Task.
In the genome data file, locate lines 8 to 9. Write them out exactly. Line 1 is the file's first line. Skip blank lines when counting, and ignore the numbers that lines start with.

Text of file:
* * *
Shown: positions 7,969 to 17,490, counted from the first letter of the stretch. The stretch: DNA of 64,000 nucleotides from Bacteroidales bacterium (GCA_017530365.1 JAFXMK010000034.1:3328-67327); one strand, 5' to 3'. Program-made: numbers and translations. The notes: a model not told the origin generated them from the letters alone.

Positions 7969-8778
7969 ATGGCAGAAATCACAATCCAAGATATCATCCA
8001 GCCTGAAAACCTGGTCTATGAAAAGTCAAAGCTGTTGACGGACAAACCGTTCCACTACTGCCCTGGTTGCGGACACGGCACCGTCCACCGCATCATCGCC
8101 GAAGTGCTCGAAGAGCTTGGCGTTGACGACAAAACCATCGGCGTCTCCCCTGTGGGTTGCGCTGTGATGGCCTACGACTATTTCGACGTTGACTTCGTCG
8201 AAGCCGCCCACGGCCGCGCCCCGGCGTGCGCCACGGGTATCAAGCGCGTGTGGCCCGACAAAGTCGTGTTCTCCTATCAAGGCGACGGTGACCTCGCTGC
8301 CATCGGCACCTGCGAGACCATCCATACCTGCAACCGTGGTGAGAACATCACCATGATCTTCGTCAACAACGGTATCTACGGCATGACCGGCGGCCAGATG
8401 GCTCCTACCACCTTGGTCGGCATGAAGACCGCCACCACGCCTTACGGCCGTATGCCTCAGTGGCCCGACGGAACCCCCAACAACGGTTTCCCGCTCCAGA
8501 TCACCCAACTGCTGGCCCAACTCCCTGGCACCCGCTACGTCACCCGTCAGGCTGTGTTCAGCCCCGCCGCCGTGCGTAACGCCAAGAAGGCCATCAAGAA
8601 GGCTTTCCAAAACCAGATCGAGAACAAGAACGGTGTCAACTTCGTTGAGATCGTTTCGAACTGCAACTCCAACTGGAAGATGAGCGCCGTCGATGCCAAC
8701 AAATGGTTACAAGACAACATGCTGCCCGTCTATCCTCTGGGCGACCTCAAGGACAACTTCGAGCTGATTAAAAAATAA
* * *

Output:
8401 GCTCCTACCACCTTGGTCGGCATGAAGACCGCCACCACGCCTTACGGCCGTATGCCTCAGTGGCCCGACGGAACCCCCAACAACGGTTTCCCGCTCCAGA
8501 TCACCCAACTGCTGGCCCAACTCCCTGGCACCCGCTACGTCACCCGTCAGGCTGTGTTCAGCCCCGCCGCCGTGCGTAACGCCAAGAAGGCCATCAAGAA